Trading Cities (2014) – FID Marseille 1-7 July 2014

July 3rd, 2014
Author: Meredith Taylor

Directors/Writers: Pedro Pinho, Luísa Homem

Portugal Documentary 139min

Initially beguiling but ultimately unwieldy, Pedro Pinho and Luísa Homem’s TRADING CITIES (AS CIDADES E AS TROCAS) offers a comprehensive, observational panorama of the changed and changing physical and economic landscape of Cape Verde, the former Portuguese colony off the West African coast. The film world-premiered to much applause in the International Competition at 25th edition of FIDMarseille.

Cape Verde might be most familiar to cinephiles through the work of Pinho and Homem’s countryman Pedro Costa, whose CASA DE LAVA (1994) was filmed there and whose other films often focus upon immigrants of Cape Verdean origin, living on the margins in Lisbon, with a distinctly idiosyncratic touch. No oblique techniques here, though: profitably limiting themselves to a strictly observational documentary style, the makers of TRADING CITIES paint an imagistically rich snapshot of the locale in an unfussy, down-to-earth manner that’s easygoing and uniformly intriguing even without a go-to protagonist to drive its narrative.

Indeed, this is a social fabric whose intricate makeup is enhanced by the film’s own sprawling canvas. Shooting on 16mm, the directors also assumed editorial duties for the film, and while the episodic nature allows space in which certain passages take on the qualities of a self-enclosed short in themselves, the sequences add up to a slightly repetitive whole. It’s possible that Homem and Pinho got too precious about the material, having evidently filmed a great deal and having formed an affinity to the landscape as a result.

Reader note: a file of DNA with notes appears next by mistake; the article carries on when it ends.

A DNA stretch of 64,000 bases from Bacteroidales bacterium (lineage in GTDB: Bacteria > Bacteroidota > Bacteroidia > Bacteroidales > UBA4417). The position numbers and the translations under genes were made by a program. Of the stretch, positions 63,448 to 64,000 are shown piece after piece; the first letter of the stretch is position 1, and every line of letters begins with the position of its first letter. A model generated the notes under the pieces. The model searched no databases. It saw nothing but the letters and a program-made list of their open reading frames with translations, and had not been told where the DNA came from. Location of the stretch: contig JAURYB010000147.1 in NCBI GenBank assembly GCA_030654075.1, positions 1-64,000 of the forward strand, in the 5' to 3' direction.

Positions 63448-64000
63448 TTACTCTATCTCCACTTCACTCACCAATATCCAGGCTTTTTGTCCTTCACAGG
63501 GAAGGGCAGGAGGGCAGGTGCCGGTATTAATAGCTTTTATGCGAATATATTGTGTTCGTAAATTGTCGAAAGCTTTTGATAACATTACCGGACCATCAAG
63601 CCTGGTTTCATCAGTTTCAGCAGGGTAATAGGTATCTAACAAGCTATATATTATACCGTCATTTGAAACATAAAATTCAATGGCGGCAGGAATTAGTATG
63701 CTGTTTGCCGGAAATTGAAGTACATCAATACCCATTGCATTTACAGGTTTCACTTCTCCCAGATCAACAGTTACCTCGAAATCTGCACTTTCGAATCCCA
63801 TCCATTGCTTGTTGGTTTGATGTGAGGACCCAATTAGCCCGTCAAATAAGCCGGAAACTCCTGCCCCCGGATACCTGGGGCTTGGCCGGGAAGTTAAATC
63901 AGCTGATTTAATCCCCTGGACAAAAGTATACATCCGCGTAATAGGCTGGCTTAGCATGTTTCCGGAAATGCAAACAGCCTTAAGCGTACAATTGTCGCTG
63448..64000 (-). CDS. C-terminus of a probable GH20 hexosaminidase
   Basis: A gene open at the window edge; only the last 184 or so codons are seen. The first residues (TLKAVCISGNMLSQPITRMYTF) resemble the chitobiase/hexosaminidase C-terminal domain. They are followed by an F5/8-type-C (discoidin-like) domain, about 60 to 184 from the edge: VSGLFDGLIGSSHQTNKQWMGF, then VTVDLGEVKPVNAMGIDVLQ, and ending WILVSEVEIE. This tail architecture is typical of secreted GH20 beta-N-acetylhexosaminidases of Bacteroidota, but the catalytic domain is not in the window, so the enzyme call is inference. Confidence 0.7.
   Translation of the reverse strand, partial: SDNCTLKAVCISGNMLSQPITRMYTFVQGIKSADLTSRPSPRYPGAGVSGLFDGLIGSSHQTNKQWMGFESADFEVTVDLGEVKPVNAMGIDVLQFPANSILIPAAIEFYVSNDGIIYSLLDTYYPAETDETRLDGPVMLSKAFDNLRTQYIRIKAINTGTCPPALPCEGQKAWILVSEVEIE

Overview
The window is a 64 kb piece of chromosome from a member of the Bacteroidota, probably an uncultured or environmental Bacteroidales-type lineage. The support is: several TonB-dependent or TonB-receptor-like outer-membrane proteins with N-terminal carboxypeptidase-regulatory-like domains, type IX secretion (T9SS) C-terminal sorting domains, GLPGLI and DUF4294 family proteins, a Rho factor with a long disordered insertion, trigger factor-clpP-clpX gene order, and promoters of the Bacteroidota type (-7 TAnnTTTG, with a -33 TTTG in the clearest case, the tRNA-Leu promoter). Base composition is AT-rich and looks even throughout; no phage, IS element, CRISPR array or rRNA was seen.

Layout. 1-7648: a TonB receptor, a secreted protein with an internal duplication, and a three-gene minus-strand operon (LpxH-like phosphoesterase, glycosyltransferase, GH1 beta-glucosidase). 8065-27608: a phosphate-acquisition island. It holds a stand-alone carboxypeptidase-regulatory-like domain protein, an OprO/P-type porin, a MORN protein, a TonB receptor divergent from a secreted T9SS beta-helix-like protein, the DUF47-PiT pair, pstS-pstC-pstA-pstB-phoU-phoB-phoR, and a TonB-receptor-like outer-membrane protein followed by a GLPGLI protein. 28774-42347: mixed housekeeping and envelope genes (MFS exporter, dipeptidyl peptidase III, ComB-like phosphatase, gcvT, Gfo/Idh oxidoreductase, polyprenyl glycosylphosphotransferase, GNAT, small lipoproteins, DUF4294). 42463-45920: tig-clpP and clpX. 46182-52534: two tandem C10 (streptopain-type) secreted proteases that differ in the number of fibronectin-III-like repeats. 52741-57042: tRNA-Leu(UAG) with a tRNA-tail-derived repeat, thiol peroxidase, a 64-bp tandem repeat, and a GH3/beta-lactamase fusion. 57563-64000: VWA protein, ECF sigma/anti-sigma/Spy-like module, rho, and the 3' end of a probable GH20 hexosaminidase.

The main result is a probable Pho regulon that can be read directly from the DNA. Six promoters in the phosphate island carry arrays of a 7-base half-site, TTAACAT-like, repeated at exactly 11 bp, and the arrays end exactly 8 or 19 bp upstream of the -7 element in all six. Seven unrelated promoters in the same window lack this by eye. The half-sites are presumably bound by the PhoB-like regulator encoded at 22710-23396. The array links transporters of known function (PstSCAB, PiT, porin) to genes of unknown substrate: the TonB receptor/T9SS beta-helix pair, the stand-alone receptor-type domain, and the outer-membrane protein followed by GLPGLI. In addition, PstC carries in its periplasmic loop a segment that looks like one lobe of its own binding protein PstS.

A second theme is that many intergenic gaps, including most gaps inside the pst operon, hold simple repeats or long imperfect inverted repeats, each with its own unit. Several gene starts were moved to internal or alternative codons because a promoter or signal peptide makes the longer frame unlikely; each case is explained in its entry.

Though the film would benefit from a trim, the temptations of an all-inclusive policy are relatable. As the opening images, of two cargo ships being systematically dismantled, show, this is to be a visually sterling work (disappointing, then, that its world-premiere screened digitally). As it unfolds, different traditions and economies are presented: farming, labouring, plastering; the sand trade, the tourist trade; a vibrant, striking street carnival. Some easy juxtapositions emerge: a thriving holiday-resort scene, as exemplified by a sequence at the local Riu complex, is followed immediately by the slums in which its employees reside.

Though never without interest—the images are certainly compelling enough, and local musicians add lively and sometimes poignant backing—such juxtapositions feel inevitable and familiar. At some point, the filmmakers need to intervene and ask: what of it? What of the tourist scene and its uneasy, problematic reinforcement of colonial relations? Such questions are most obviously absent during those scenes in which Cape Verdean dancers provide the nightly entertainment at the Riu, acting out a clichéd African-history scenario, complete with tribal body-paint and lion and leopard costumes, for the white westerners being waited upon with an endless stream of alcohol.

This isn’t to put blame on anyone, or point fingers. And, to its credit, the film itself refrains from such tones too—a rather inherently accusatory cutaway to one obese holidaymaker notwithstanding. But is TRADING CITIES meant to be a probing and investigative epic, or merely an epic tapestry? If the former, consider the nuance and complicated, no-easy-answers oomph of, say, Ulrich Seidl’s PARADISE: LOVE (2012). The holidaymaking protagonist of that film could be any one of those vacationers in Pinho and Homem’s documentary, laughing obliviously through their daily boredom-deferring water aerobics lesson. As crisp as the imagery may be, perhaps sometimes, observing isn’t enough. MICHAEL PATTISON


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